• Does that suggest that North Americans will continue to do something different?
  • For the life of me, I've never understood why there are different english translations for Canada, USA, Mexico, Australia & the UK. I can understand tweaks to the calendar in terms of adding in local saints days that wouldn't necessarily be celebrated universally, but to use different translations for one language... just baffles me. Either the translation is sound, or it isn't. And if it IS sound, why is it OK for Mass in the UK, but not the US?
  • ServiamScores - For Mass texts of the Sacramentary I think we have all adopted (had imposed on us) the ICEL translation as hacked about by Una Voce. With one or two small (in size) national tweaks.
    For the Office, outside the USA we produced a translation before ICEL had done theirs, and have resisted all attempts to change it (change annoying, contentious, bad! think CBCEW). ICEL suited the US bishops better, I suppose.
    For lectionaries, I suggest that uniformity is undesireable. No translation fully conveys the sense to everybody, in particular reading a text on the page (where you are free to flick your eyes back and forth) is different from listening to it. Even the Vulgate was not imposed on the Psalter.
  • davido
    Posts: 782
    That’s because the psalter and the mass texts predated the Vulgate. But the translation for each liturgical text was standard throughout the Latin world.
    That’s what’s ridiculous, we all speak English and if almost the whole Anglophone could use the KJV for hundreds of years, why can’t Catholics all use the same translation?!
    If there’s a word you don’t understand immediately, look it up and increase your lexicon, don’t dumb down the text for the man on the street because as the last 60 years have shown, that ain’t making him come to mass.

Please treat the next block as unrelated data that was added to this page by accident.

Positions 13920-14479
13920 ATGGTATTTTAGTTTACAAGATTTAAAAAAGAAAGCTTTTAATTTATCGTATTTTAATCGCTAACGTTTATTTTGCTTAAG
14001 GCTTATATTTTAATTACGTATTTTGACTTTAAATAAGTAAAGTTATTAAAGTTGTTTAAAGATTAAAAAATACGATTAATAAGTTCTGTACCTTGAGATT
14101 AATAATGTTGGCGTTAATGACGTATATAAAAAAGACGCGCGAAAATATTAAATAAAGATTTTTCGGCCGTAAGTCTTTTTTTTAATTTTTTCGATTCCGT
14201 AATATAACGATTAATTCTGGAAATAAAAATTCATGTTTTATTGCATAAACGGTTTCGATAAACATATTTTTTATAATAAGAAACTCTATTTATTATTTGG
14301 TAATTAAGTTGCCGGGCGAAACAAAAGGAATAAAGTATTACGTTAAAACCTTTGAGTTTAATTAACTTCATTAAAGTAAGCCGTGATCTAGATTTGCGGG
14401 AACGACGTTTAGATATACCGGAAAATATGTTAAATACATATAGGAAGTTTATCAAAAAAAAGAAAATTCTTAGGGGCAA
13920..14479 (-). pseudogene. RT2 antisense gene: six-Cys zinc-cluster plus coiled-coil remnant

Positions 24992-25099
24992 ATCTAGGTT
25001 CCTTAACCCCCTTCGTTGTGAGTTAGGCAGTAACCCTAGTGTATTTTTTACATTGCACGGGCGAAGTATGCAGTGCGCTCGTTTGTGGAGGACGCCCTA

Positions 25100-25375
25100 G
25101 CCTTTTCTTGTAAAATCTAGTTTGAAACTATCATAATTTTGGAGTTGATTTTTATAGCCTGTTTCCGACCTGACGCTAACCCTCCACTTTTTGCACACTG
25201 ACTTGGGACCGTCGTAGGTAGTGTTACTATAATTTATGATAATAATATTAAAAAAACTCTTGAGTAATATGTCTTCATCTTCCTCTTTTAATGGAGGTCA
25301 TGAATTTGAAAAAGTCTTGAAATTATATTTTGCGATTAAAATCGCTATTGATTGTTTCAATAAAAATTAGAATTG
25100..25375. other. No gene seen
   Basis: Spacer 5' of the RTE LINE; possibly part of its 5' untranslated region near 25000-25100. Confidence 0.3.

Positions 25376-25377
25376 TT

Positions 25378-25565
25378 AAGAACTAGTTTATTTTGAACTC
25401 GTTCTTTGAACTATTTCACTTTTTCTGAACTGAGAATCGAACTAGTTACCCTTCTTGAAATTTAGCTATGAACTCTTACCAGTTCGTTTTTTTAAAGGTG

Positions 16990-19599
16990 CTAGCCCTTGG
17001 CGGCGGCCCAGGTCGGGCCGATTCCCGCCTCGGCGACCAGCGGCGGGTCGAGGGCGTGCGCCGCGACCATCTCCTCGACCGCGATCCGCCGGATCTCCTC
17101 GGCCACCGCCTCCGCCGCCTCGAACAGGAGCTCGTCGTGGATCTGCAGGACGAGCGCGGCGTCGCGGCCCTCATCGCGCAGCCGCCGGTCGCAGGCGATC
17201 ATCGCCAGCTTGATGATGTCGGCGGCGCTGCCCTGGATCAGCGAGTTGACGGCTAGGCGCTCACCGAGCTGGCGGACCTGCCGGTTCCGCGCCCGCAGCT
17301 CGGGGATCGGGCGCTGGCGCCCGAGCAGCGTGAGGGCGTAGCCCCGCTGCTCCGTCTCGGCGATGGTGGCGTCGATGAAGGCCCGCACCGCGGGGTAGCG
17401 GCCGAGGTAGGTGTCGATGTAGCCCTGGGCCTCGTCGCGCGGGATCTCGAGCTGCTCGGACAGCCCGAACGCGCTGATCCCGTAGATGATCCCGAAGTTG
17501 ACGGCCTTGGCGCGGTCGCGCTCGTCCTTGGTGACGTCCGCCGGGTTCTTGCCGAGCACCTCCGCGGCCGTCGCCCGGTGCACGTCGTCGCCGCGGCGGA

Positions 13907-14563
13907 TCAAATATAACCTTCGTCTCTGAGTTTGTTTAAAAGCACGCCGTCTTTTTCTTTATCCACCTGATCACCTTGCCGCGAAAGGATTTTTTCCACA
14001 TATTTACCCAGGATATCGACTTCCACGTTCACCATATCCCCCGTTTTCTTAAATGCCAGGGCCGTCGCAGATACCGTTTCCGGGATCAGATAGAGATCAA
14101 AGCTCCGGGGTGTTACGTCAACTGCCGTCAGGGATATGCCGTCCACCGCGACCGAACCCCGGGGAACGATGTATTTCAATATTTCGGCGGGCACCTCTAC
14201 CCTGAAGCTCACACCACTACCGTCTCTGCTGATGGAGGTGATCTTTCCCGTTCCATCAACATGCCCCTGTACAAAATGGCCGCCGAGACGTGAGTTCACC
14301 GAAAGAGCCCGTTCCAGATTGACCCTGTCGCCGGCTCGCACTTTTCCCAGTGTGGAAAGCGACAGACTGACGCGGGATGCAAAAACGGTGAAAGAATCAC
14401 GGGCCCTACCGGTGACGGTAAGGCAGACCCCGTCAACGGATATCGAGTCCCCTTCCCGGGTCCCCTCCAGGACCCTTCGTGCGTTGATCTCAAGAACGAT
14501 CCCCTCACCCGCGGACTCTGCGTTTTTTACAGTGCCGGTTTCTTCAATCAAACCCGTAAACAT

• ...Anglophone...KJV for hundreds of years...
    Oh, would that we could use the Authorised Version (KJV) in the ordinariates. Rome would not have permitted it - and, quite oddly (if not traitorously), most of our people didn't want it. We use the Catholic RSV, which may be the most poetic of modern translations, but, really, isn't all that fine. It lacks the grace, rhythm, and rich imagery of both the KJV and the Douai. And the Douai itself does not compare to the KJV. (But then, our contemporary translators and the Church are not interested in poetic grace and rhythm, let alone musciality.)
    Whenever I read the lesson from Genesis at Advent lessons and carols it's all I can do to keep from saying 'who told thee that thou wast naked'. There is power there that's not to be found in any contemporary translation. One could offer countless other examples (the Prologue to St John's gospel, for one) of masterful translation and masterful language.
    Thanked by 1tomjaw
  • Jackson, I'm curious what you think of the Jerusalem Bible which was supposedly in common use in the past among Catholic circles. (Before my time, unfortunately.)
  • Schonbergian -

    I have profited from the Jerusalem for many years and often find it more beautiful in places than the RSV. I said 'often', not 'always'. The language is often clunky and abrupt, but does have a certain precarious flow once one gets used to it. Nor is it always the most faithful to the Latin. Here is one of my favourite passages of scripture, I. Corinthians 2.9 -

    Latin -

    Oculos non vidit,
    Nec auris audivit
    Nec in cor hominis ascentdit
    Quae praeparavit Deus his
    Qui diligunt illum.

    Anthorised (KJV) Version -
    Eye hath not seen
    Nor ear heard
    Neither hath it entered into the heart of man
    What God hath prepared for them that love him.

    Jerusalem Version -

    What no eye has seen